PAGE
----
When I launched the idea I was petrified no one would be interested and had everything possible crossed just to get 20 people to participate. In the first 2 days I had 30 people sign up and by the end of the two weeks sign up period I had a list of 70 people who joined the exchange. I was blown away. As we started to share the project on Instagram, I was flooded with enquiries of running a second exchange and expanding it to include overseas countries as well. In April I ran the second Creative Exchange and connected 140 people from Australia, NZ, UK and the USA.

    To watch a community develop, grow and interact in the way it has and to hear from people who have made connections and friendships, learnt new skills, picked up old pastimes has been so rewarding and exactly what I wanted to achieve with the exchange, except it’s on a scale that I truly never imagined.

    How has your digital voice grown and changed since you first started blogging?

    I feel my digital voice has changed a lot since I first started blogging which has led to a very recent revamp of my website and blog to allow me a fresh platform to share what I now feel is an authentic and valid voice. I think I’ve always thought I had a story to tell but it’s only of late that I feel that I have a valid voice and I’m really looking forward to having a concise platform to share my dialogue.

    Any advice for others considering a creative business?

    Just start.

    There is so much information out there about what to do and what not to do, but I think you can get caught up in all of the ‘advice’ and spend way too much time (and often money) planning for something that you need to approach as more of a journey. Start small and stay authentic, do what’s close to your heart and what you truly feel passionate about: honesty radiates.

    You can’t keep a good woman down! Thinking out loud, what would be your dream project with Dunne with Style?

    I’m such a dreamer, so I could almost write a list here! My big dream is to be able to take the next step in connecting the creative communities in more face to face settings. I would love to be able to facilitate Creative Exchange participants to be able to meet the exchange-ee’s they have connected with. I would love to spend more time creating amongst like minded people in inspiring settings and am always dreaming of my next collaboration.

    Popsicle Party

    Styled by Dunne with Style, photography by Lee Bird Photography 

    How do you fit everything in to your week, with a blog, business, kids, husband and still be smiling in every photo?

    If you truly love what you do then the smiling part is a given. I think a lot of the ‘juggle’ is about mindset, I frequently say everything that needs to get done will get done and for everything else there’s always tomorrow. Each day I prioritise all of the non-negotiables – the things that must get done – and then I’m realistic that everything else will have to wait. I don’t really define my work hours from my family hours and whilst plenty of people tell me that I should, I started Dunne with Style to be able to stay at home and look after my kids and I love that it has stayed that way. When I’m creating products in my studio there’s always little fingers dabbling in my ‘scraps’ under the desk and when I’m on a styling job I often have a mini assistants attached to my hip or following me around like a shadow. I’m blessed to have a supportive family who are always there to help with the juggle but I really want to show people that you can be a stay at home mum and live out your dream… the two don’t have to be mutually exclusive.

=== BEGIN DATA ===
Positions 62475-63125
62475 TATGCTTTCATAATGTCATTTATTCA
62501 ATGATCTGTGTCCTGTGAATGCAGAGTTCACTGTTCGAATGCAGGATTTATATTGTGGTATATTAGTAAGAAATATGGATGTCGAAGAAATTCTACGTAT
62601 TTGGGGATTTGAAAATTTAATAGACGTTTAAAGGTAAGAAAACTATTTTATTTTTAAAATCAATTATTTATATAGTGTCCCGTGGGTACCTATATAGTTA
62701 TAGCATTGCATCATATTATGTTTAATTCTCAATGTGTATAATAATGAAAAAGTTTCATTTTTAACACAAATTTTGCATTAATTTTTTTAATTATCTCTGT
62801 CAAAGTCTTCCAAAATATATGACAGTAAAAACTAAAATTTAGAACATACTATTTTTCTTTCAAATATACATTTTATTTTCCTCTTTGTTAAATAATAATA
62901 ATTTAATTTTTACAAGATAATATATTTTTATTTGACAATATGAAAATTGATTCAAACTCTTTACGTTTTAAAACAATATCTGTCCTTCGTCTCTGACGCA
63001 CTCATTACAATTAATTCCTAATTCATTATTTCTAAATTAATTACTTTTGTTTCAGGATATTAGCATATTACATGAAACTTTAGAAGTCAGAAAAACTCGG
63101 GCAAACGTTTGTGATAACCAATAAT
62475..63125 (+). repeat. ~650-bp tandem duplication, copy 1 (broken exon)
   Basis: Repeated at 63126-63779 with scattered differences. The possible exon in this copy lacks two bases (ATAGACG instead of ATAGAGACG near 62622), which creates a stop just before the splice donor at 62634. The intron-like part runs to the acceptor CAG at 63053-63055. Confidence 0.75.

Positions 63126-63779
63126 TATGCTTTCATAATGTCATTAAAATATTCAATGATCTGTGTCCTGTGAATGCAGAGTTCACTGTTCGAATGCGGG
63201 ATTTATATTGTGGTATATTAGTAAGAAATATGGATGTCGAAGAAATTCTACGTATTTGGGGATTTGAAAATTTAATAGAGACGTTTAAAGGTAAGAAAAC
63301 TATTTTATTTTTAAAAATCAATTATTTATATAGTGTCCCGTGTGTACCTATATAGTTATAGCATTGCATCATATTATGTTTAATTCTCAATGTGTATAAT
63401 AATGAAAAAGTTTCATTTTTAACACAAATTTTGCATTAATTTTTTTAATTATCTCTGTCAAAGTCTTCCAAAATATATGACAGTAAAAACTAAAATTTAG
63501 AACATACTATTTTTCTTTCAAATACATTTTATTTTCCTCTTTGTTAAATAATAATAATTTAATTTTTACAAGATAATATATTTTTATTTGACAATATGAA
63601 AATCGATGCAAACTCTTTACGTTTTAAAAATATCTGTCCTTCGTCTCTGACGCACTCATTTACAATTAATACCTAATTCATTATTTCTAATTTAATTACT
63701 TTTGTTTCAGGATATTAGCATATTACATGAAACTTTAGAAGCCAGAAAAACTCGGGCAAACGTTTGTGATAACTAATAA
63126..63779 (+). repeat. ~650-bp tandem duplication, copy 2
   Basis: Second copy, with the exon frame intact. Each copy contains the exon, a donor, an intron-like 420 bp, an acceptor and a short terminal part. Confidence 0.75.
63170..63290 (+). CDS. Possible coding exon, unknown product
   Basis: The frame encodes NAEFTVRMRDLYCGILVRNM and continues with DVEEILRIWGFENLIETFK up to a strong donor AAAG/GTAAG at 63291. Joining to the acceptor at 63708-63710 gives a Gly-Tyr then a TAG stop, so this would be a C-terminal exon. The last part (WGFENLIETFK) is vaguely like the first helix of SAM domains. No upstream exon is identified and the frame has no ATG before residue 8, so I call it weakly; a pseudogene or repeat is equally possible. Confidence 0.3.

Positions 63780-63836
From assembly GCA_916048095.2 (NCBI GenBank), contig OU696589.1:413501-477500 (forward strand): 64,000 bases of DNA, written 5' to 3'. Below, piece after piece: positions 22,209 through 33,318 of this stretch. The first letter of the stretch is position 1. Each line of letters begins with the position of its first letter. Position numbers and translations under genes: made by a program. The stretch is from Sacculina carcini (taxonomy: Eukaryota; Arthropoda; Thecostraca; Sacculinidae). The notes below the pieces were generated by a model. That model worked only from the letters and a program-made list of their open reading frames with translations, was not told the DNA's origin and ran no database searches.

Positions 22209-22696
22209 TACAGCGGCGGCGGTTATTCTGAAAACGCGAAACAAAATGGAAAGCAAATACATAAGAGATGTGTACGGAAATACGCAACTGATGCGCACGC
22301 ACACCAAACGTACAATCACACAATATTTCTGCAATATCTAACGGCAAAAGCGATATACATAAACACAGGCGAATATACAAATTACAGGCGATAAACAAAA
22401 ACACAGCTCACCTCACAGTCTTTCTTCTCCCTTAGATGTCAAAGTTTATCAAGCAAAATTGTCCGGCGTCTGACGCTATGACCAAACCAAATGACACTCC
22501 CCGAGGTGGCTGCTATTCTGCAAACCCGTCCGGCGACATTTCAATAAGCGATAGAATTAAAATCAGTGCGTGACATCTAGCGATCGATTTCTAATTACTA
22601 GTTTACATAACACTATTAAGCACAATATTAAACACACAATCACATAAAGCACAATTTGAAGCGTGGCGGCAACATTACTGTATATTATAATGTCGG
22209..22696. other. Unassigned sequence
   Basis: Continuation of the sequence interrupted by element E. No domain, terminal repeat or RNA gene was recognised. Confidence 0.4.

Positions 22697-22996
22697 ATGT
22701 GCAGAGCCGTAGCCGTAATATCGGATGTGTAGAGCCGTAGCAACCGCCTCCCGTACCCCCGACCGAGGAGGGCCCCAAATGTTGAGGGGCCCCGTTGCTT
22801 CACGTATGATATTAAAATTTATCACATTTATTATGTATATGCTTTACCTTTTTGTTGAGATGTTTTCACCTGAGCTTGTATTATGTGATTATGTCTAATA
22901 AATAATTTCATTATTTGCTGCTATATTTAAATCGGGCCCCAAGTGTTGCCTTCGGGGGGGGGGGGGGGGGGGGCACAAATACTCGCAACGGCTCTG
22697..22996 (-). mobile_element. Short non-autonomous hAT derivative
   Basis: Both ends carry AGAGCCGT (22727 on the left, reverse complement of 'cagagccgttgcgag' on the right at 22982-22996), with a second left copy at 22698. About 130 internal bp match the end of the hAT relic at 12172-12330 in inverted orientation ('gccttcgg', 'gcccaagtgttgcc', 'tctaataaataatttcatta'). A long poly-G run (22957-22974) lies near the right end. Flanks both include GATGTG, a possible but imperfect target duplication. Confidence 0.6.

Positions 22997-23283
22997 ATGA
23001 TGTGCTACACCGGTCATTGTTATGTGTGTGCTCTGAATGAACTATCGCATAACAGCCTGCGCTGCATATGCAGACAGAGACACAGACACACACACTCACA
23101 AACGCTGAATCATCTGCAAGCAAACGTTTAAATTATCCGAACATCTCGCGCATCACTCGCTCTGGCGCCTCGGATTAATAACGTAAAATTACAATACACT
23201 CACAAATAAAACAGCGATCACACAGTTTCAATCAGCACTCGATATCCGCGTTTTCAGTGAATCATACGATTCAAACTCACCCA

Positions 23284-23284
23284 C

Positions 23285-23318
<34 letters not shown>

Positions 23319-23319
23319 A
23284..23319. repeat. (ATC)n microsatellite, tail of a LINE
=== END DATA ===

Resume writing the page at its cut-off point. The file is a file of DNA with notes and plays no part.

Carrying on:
You are an inspiration for fulfilling your ideas. What inspires you? Please tell us about some of your creative resources (or passions).

    I read, I watch, I listen.

    I find the written word alluring and powerful and I love to hear people’s stories. I can generally be found looking for reassurance, grounding and inspiration from some of my favourite bloggers such as Teacups Too.

    I’m also a really visual person, and whilst a lot of people talk about finding social media quite uninspiring I am a self confessed Instagram and Pinterest addict, simply because I’m forever blown away by the beauty that can be captured in a single square frame. I love the diversity that I can flick through in 30 seconds and that it can be something as far removed from my own craft or skill set but I’m still inspired by their choice of colour, texture or shape.

    I think musicians are amongst the most passionate people about their craft and whilst my musical skills might have a lot to answer for I find most creative blocks and staleness can be cured by a good playlist.

    - -

    Thank you Samantha for your participation and words of inspiration. If you would like to find out more about Create or Dunne with Style view Samantha’s blog at www.dunnewithstyle.com. You can also see Samantha’s styling treats on Instagram (@dunnewithstyle).

    Andrea McArthur (www.andyjane.com) has a passion for all things visual and works as a Senior Graphic Designer in Dubai. Type is her true love and goes weak at the knees over beautiful design. You’ll find her sharing image musings on Instagram @andyjanemc.